Let me protest here against the inexplicable and inexcusable delay in producing from the Central Statistics Office estimates of national income and expenditure, equivalent to those published for the years prior to 1945. There can be no rational explanation offered for that delay. Before I ceased to be Minister for Industry and Commerce and in charge of the statistical office the office had reached a stage in preparing estimates for subsequent years which would have permitted the publication of figures. However, their objection to publication of them at that time was mainly on the ground of professional pride. The unexplained items which they were anxious to break down into more understandable parts were, in their view, unduly high, and, while I agreed to postponement of publication while they made that effort to interpret the statistics available to them, I did not contemplate that three years later we would still be with only a rough, provisional estimate, subject to revision for the national income in last year. I make that complaint all the more emphatically because the Minister gave us yesterday an estimate of the expenditure of our people last year upon consumption goods which I find myself unable to relate to any corresponding figure published in respect of earlier years. However, we will take the Minister's figure.
In last year, according to him, the people of this country had from all sources, including the liquidation of external assets, £405,000,000 to spend and of that £405,000,000 they spent £354,000,000 on consumption goods, on food and clothing and so forth, leaving a balance of £51,000,000 which the Minister described as gross investment, that is to say, the total expenditure upon new capital undertakings, upon additions to stock and including the increased value of work in progress. I want the House to note that figure of £51,000,000.
During the course of the debate upon the Vote on Account I suggested to the Minister for Finance that this capital programme which he had outlined could not be undertaken, that there was not available from the savings of our people for investment in Government loans the amount of money that he proposes to borrow. He assured the House that not merely was the amount of money available for investment substantially higher than the figure he gave but that it had been for years past of the order of £70,000,000 a year and he added—I am quoting from column 2513, Volume 119, No. 19 of the Dáil Debates:—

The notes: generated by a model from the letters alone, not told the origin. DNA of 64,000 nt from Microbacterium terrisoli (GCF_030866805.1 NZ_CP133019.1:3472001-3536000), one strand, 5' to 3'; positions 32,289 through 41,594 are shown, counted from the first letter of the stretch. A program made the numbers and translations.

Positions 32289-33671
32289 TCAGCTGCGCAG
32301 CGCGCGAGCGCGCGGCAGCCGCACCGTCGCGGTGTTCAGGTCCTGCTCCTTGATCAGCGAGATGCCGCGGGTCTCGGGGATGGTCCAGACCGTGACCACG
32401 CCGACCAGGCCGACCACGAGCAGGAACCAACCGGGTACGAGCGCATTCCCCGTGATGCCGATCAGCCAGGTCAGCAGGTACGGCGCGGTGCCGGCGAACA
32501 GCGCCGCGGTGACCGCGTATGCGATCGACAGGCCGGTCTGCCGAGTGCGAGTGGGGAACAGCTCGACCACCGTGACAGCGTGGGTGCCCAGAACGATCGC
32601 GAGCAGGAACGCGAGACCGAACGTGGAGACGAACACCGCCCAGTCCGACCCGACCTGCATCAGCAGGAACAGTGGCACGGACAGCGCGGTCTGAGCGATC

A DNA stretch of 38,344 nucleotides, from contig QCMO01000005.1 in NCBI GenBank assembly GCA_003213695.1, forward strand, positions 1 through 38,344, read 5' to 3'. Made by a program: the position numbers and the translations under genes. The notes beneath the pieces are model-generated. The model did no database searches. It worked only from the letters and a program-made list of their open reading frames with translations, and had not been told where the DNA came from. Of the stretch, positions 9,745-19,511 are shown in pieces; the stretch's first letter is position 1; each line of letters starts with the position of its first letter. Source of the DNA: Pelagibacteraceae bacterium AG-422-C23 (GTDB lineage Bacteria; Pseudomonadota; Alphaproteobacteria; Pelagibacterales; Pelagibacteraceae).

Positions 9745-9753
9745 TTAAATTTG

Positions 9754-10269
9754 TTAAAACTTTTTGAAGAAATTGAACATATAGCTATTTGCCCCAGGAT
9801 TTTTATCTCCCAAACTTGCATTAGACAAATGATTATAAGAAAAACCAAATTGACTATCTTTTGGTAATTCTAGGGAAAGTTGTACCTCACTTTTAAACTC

"There has been no appreciable change, no change for the worse, in the finances of the country."
Now, either that figure was wrong and the Minister based his financial proposals for this year upon a wrong figure or else there has been revealed, since that figure was prepared, a change for the worse in the finances of the country.
The cost of living has risen more rapidly than the national income and the amount that is available for investment purposes of all kinds is now substantially less than it was "for years past." The likelihood that the Minister based his decision and secured the assent of his colleagues to that decision on a wrong figure cannot be ruled out. The tactics of members of the Government have always been to overcome the immediate difficulty of parliamentary debate by any device, including the device of giving the Dáil inaccurate information, and to leave the resulting problem to be dealt with when it arises. However, having been challenged, the Minister in his Budget statement gave us a figure. The total amount in 1949 available from all sources for new investment of all kinds was £51,000,000, half of which came from the current savings of the people and the other half, in the form of a deficit on external trade, through the realisation of external assets. Now the half which represents the savings of our people represents all the savings available, including all the profits of every business concern that were not distributed.
During the Vote on Account debate I referred the Minister to a statement of the Central Bank in respect of the year 1948 that in that year the amount of new capital known to the bank to have been raised from the public did not exceed £16,000,000, of which by far the greater proportion was subscribed to public loans. When I suggested in the course of that debate that the current savings of our people available for Government investment or for private investment, for capital formation of any kind, did not exceed £24,000,000 or £25,000,000, the Minister for Finance scoffed at the suggestion. As he himself told the House yesterday, if private capital outlay is to be maintained then the amount which the State is proposing to invest this year, whether it be invested in productive enterprise or in the Budget deficit, can be secured only in one of two ways, either by a reduction of the level of consumption of our people, leading to greater saving, or by enlarging the trade deficit, leading to the repatriation of external assets. The Minister admitted that there was no gain in promoting increased State investment at the expense of private investment. Most of us would regard that as a disadvantage, but it is clear that if he attempts to draw off from the amount available for investment this year any sum approaching half the total amount he intends to borrow, not merely will he stifle normal private enterprise but he will force this country into a position in which all private enterprise will cease and in which any new development in industry or agriculture must inevitably proceed under State auspices.
I have said already that the Government, in ignorance, are leading the country into a form of cockeyed Socialism, and I, for one, believe that more beneficial results will be secured if the Government goes avowedly for a Socialist policy, controlling all forms of economic activity, controlling all investment and taking all the responsibility for the economic consequences of its acts.